Elle

The film is quite faithful to the book with just a few minor differences. In the film, Michèle owns a video game company and that job allows for a great deal of visual scope when exploring violence against women (and the violence of video games in general). The book, which depicts Michèle as the emotionless owner of a production company allows us to enter Michèle’s head and offers trains of thought that arguably explain her actions.

The book opens in the aftermath of Michèle’s brutal rape at the hands of a masked intruder. The shock of this act isn’t based so much in the aggression, but in Michèle’s actions afterwards. She doesn’t call the police. Instead she picks herself up, takes a bath and orders sushi for her son and his pregnant girlfriend.

This is not to say that Michèle isn’t shaken by the attack. She is. She buys Mace, changes the locks, searches the house with a meat cleaver, and becomes increasing aware of the vulnerability of living alone in a large house now that her grown son, Vincent and her ex-husband, Richard have left.  It takes her a few days before she tells anyone, and it’s as though she hugs the information about the rape close. She can’t stop thinking about it, but at the same time she acknowledges that she’s “known worse with men I freely chose.”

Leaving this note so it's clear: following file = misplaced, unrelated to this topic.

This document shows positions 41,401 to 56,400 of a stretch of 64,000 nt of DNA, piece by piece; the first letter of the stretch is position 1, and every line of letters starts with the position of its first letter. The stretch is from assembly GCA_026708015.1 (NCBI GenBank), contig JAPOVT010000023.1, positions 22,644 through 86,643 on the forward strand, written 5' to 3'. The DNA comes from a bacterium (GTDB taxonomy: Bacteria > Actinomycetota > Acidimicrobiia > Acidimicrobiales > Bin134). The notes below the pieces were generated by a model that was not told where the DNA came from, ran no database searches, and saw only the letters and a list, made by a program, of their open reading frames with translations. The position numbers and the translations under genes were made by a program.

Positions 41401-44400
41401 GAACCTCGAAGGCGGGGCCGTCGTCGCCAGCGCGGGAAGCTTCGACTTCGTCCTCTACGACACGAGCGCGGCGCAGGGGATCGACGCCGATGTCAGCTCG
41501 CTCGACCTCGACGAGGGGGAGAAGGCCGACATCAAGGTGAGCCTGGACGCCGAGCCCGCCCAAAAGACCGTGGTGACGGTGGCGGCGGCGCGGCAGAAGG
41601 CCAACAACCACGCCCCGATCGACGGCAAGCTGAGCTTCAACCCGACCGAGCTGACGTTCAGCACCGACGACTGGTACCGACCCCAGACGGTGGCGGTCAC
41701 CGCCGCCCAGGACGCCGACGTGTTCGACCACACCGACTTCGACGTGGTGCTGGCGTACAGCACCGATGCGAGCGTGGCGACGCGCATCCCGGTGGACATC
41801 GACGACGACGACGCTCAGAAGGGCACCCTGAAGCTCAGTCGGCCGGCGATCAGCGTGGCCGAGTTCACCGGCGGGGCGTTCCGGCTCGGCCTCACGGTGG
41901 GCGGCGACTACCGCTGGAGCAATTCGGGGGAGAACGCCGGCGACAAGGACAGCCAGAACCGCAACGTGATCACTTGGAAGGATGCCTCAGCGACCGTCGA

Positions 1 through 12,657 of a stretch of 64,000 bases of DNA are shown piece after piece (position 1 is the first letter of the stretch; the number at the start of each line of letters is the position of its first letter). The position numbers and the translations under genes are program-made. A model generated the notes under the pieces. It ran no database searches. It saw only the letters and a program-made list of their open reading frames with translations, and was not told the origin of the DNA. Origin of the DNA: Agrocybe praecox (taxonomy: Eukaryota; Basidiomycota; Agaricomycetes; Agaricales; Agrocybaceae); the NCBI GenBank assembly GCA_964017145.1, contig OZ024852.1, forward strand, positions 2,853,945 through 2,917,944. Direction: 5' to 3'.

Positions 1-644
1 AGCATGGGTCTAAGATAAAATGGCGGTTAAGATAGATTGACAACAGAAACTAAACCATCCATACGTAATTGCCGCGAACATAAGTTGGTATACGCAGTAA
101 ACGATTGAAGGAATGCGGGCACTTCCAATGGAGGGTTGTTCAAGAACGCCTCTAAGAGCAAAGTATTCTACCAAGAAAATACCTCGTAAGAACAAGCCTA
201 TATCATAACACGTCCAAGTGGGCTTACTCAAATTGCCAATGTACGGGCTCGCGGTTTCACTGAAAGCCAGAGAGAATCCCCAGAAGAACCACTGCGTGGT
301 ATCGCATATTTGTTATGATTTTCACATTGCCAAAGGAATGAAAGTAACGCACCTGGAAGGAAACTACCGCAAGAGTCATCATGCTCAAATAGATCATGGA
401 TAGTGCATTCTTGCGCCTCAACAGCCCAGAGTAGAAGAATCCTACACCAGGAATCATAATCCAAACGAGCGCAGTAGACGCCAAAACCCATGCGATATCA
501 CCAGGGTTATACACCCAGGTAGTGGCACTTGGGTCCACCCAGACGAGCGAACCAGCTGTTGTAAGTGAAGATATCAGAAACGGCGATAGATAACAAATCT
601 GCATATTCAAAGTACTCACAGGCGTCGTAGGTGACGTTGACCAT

I am very upset about the way I’ve reacted to this whole thing, about the confusion it’s caused in me, seemingly more unimaginable and obscure with each passing day. I hate having to struggle against myself, to wonder who I am. Not having access to what is buried, buried so deep inside me that only the tiniest, vaguest murmur can be heard far away, like some forgotten, heart-wrenching and totally incomprehensible song. 

Almost from the first page we know that Michèle is different, and that difference can be traced back to her relationship with her father who’s locked up for a horrendous crime spree, the nature of which is revealed as the book continues. Michèle’s 75-year-old mother is still alive, and although she’s supported by her daughter, she maintains a young lover and intends, to Michèle’s disgust, to marry him. In the past, Michèle has “eliminated” her mother’s suitors by telling outrageous lies, but this lover can’t be shaken off.  Michèle thinks her mother is “a real slut.”

She looks like one of those terrifying old actresses-completely plastered over, breast lift at five thousand a pair, eyes all agleam, tanned to the hilt.

The rape occurs just before Christmas, and the novel unfolds over a short period of time with Michèle arranging a Christmas dinner to which she invites Richard and his new girlfriend, a hot, young thing, and the neighbours across the street, banker, Patrick and his wife, Rébecca. We see Michèle in the context of her complicated relationships with her ex husband, her best friend, Anna, Anna’s slimy “soulless” husband (and Michèle’s lover), Robert, Michèle’s son Vincent and his pregnant (by another man) girlfriend, Josie. Michèle has unemotional, but clinically proficient sex with Robert, and isn’t troubled by the fact that she’s banging her best friend’s husband. He was there at the right time and fills a need, but now she’s bored with him and wants to move on.